Potential environmental concerns at proposed affordable housing site

Concerns of pollution clouds proposed apartments

CHARLOTTE, N.C. — Charlotte City Council is considering a 230-unit affordable housing complex off South Tryon Street near John Price Road in Steele Creek.

Nashville-based Elmington Capital presented its plans for the complex Monday night at Charlotte City Council.

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The 10.5 acres of land is currently vacant but is zoned for industrial use. The proposed project would be near similar properties.

Charlotte planning staff is advising Charlotte City Council to vote against the project because it goes against the Steele Creek Area Plan. According to the Mecklenburg County Land Use and Environmental Services Agency, within a half-mile of the proposed development there are 12 facilities that are known sources of air pollution.

“Many industrial uses can be considered incompatible with residential uses due to regulated air emissions and other common features of industrial uses such as odors, dust, noise and truck traffic,” planning staff wrote in its pre-hearing analysis.

Charlotte City council members also voiced concerns about the project.

Because of the environmental concerns, Councilwoman Dimple Ajmera is worried about the quality of life for the potential future residents. She worries about sending a message that it is OK to have affordable housing at an industrial site.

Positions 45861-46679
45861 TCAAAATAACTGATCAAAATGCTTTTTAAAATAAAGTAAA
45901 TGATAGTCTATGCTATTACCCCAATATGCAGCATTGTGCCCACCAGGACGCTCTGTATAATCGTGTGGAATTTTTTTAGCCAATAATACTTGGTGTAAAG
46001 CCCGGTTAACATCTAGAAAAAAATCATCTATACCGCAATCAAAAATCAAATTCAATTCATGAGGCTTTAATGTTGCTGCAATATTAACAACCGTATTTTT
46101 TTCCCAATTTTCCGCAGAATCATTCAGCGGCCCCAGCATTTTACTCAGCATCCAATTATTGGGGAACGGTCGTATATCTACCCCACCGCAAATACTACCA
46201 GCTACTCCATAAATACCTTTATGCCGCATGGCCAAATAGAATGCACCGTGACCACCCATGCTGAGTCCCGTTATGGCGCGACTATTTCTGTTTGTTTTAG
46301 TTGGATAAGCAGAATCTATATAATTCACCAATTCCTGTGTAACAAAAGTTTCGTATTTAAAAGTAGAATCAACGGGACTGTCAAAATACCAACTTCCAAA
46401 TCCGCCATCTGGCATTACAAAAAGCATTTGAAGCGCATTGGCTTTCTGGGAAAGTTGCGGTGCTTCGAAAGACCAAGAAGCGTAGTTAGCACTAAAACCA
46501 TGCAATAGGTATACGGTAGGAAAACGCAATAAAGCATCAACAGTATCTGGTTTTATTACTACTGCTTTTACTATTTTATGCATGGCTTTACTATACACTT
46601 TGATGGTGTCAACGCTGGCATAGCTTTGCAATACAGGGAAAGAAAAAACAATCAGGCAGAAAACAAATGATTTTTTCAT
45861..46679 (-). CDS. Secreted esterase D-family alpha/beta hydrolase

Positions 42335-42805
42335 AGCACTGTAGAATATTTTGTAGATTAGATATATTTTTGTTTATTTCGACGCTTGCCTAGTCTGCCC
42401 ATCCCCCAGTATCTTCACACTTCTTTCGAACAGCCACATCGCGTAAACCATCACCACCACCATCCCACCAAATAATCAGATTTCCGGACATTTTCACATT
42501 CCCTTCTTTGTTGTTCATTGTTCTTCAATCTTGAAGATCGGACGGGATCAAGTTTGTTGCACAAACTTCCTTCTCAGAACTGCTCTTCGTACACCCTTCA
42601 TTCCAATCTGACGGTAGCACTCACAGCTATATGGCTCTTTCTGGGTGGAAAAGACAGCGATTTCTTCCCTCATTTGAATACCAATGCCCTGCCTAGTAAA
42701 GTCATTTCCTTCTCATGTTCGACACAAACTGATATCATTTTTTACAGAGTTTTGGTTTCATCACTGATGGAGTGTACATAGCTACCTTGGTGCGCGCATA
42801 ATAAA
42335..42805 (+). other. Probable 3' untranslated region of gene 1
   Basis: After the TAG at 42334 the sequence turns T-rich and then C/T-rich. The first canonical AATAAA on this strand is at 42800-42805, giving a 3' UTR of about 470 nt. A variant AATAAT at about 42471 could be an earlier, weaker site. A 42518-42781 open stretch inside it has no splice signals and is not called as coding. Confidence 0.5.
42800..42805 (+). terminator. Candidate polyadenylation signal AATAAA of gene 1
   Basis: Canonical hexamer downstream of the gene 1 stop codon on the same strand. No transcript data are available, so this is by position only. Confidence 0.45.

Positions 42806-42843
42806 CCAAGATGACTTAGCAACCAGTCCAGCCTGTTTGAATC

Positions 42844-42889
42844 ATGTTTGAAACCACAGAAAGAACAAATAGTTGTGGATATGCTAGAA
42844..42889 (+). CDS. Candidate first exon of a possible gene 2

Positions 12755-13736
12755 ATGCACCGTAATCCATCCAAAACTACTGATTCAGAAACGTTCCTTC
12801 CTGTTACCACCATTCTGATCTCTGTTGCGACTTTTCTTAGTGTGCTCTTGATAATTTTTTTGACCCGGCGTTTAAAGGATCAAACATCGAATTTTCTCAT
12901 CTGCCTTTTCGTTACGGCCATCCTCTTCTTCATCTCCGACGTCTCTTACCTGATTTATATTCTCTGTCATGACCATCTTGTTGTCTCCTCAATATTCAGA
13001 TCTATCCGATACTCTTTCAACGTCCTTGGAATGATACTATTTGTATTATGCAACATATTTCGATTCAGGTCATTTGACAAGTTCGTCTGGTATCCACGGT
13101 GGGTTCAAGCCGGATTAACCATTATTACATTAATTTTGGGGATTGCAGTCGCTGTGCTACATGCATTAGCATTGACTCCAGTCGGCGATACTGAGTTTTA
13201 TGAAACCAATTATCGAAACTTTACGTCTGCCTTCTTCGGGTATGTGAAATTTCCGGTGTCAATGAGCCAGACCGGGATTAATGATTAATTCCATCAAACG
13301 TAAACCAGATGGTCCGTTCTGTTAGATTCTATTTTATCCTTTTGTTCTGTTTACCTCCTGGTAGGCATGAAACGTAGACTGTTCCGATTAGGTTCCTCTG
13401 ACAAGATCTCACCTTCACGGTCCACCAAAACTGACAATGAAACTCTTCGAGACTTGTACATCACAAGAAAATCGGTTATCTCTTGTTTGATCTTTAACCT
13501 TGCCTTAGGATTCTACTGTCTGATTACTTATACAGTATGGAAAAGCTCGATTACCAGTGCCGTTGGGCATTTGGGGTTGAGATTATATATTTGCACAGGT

“My concern is around the kind of environment we are providing to future residents here,” Ajmera said. “I am not comfortable at this point to supporting this.”

Councilwoman LaWana Mayfield, who represents the area, also voiced environmental concerns and worried about the precedent of changing the zoning of an industrial area to residential.

“Negative long-term impact when we could have made a different decision is what I am trying to avoid,” Mayfield said.

How much council members will value the quality-of-life concerns when making their decision is unclear. Industrial and environmental issues aside this is the type of affordable housing project that Charlotte City Council wants.

“We want neighborhoods where people can work, where people can live and play,” Councilman Braxton Winston said.

“What you're proposing steps into the arena of what we are trying to address,” Mayfield said.

Developer Joe Horowitz said they worked with MCAQ to review the 12 alleged air pollution facilities and his development team is not concerned.

“We take information like that seriously; we certainly looked into it,” Horowitz said. “We feel the facilities won’t have an adverse impact.”

If approved by Charlotte City Council, the developer is planning to seek tax credits and support from the city’s Housing Trust Fund.

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